Senator Bongbong Marcos yesterday took the podium to get first crack at interpellating the Senate Committee on Finance Chairman Senator Franklin Drilon on the 2011 budget of the Department of Social Welfare and Development (DSWD).
Taking cue from the joke of the Chairman that started off the deliberations, Senator Marcos gleefully proceeded to “torture” the Chairman and raised concerns regarding the one major project of the DSWD that aims to apportion more than P21 billion of its proposed 2011 budget: the “Pantawid-Pamilyang Pilipino” Program (4P’s), or more commonly known as the Conditional Cash Transfer (CCT) Program. In total, this single program has the lion’s share of the DSWD’s budget for 2011, with an allocation of 43%.
Under the said program, which at the outset the Senator first clarified that he was in full support of, the DSWD aims to give cash grants to 2.3 million beneficiaries that belong to the “poorest of the poor”, subject to certain conditions. Conditions for the grant include health check-ups and enrollment and consistent attendance in schools for children until 14 years of age, pre-natal care for pregnant women, and attendance in family-planning sessions for non-pregnant women.
Senator Marcos particularly took issue on the niceties and aspects that betray certain weaknesses in the program, starting from the selection process until implementation. He said that because of the magnitude of the allocated amount, even a single percent of wastage could spell substantial loss to the government. And with the sudden doubling of the budget allocation, he said that the absorptive capacity and preparedness of the Department and the whole implementing system should be increased, not only 100%, but four- or five-fold, for it to possibly meet the expected surge in the demands of the program. Last year, the allocated amount for the CCT program was 50% smaller, at only P12 billion.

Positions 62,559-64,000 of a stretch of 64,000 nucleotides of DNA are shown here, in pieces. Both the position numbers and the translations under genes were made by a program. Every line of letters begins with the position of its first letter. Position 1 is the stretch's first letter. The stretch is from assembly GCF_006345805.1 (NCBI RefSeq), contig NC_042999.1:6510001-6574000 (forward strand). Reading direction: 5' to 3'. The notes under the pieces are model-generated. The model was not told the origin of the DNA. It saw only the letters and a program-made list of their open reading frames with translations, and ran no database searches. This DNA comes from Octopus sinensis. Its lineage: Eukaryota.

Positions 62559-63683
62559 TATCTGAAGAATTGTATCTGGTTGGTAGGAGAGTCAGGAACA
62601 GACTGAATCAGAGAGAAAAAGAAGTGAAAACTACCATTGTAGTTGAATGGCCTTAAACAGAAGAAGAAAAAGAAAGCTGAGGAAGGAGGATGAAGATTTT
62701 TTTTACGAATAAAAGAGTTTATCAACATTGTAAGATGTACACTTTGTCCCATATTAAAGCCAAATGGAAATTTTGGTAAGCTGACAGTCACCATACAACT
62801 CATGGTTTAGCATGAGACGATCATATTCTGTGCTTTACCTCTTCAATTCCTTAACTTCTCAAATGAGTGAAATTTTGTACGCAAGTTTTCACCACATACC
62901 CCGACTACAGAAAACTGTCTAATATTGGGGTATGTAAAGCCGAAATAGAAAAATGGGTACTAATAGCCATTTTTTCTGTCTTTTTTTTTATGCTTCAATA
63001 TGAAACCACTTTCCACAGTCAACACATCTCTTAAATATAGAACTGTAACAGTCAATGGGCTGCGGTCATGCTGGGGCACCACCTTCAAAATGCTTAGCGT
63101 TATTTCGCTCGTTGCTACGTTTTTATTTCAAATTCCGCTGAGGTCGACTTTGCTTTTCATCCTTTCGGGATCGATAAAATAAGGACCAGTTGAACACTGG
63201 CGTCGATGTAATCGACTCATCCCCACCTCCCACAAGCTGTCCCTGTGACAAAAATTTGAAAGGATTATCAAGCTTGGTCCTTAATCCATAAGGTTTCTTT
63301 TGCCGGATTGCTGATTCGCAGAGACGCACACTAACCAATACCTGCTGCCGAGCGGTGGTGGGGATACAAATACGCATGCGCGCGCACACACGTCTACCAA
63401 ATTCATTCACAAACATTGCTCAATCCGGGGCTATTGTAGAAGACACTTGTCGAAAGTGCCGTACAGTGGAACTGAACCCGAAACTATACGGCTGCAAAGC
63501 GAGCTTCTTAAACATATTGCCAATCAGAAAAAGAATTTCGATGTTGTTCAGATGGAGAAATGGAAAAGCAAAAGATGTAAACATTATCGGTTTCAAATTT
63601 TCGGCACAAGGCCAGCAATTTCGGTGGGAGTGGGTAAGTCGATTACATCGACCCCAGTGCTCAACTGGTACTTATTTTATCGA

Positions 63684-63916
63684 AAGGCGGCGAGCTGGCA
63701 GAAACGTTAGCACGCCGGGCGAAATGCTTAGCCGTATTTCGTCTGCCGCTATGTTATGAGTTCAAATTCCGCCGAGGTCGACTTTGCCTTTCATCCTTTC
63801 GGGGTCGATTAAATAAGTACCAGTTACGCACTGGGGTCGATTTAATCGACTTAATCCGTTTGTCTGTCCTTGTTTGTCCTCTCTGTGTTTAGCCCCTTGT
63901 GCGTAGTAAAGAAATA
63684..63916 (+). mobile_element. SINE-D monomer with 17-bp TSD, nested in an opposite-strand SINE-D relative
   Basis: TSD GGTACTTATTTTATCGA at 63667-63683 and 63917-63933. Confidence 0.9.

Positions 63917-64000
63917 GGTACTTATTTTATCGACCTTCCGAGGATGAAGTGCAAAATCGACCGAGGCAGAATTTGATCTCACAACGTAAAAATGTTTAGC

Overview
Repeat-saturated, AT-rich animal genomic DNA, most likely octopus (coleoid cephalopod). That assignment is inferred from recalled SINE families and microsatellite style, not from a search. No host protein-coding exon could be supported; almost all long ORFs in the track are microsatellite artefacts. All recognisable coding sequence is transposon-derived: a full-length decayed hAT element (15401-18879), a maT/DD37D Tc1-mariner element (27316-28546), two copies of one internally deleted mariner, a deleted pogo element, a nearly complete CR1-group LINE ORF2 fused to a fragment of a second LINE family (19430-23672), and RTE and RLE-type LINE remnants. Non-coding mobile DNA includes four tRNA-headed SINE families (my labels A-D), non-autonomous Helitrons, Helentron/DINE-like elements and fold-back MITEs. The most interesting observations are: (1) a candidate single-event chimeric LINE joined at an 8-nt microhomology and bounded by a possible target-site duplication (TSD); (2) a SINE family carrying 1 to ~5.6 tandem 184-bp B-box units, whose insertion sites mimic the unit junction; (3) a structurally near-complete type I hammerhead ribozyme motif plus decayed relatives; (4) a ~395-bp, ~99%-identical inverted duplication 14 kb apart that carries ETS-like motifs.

Among others details, one weakness that he saw was in the process of selection of beneficiaries. He said that he found some sort of arbitrariness in the elimination process, wherein a whole barangay could automatically not qualify if it did not meet the poverty incidence standards set by the program, in spite of the actual existence of “poorest of the poor” households therein. Other issues are the expected increase in the human resource and administrative demands of the program, and the monitoring of the program. Last, and more importantly, he raised concerns about the sufficiency of the health and educational supplies and social services being offered by the local government units and which are impliedly necessitated by the program.
Senator Marcos consistently stressed the importance of a strong coordination between the Department and the local government units (LGUs). He said that the Department could link up with the LGUs, all the way down to the barangay levels, and make use of their valuable–and more credible–resources. For one, the Department can easily make use of the handy information of the Barangays about their own indigent residents. Secondly, the Department could also tap the LGUs very own health workers and other personnel, who are out there in the field experiencing first-hand the factual premises and assumptions of the program and actually doing related work.
Lastly, Senator Marcos said that these LGUs need financial assistance themselves just in order to meet the supply of social services for the CCT program to work and be successful. The supply component of the program is just as necessary and essential as the cash grant component, because the conditions of the program require the beneficiaries to avail of health and educational services in their respective LGUs. Thus, a sudden surge in the demand for these social services is expected, and the LGUs may not be able to play catch-up. Even before the implementation of the CCT program, he said, these LGUs “have already been operating full-blast”, based on stable actual demands and their actual capacities. Unfortunately, the program does not include financial assistance to the LGUs, which means that they would have to meet these increased demands on their own.
In closing, Senator Marcos clarified that his concerns should be viewed as a healthy challenge for the Department to “beef up” and “make airtight” the CCT program, as to leave no room for abuse and wastage. To reiterate his support for the Department and to show that there were no hard feelings as a result of his “torture”, Senator Bongbong graciously approached the DSWD entourage in the gallery and exchanged pleasantries with Secretary Corazon “Dinky” Soliman and her defender Senator Drilon, who were seated alongside each other.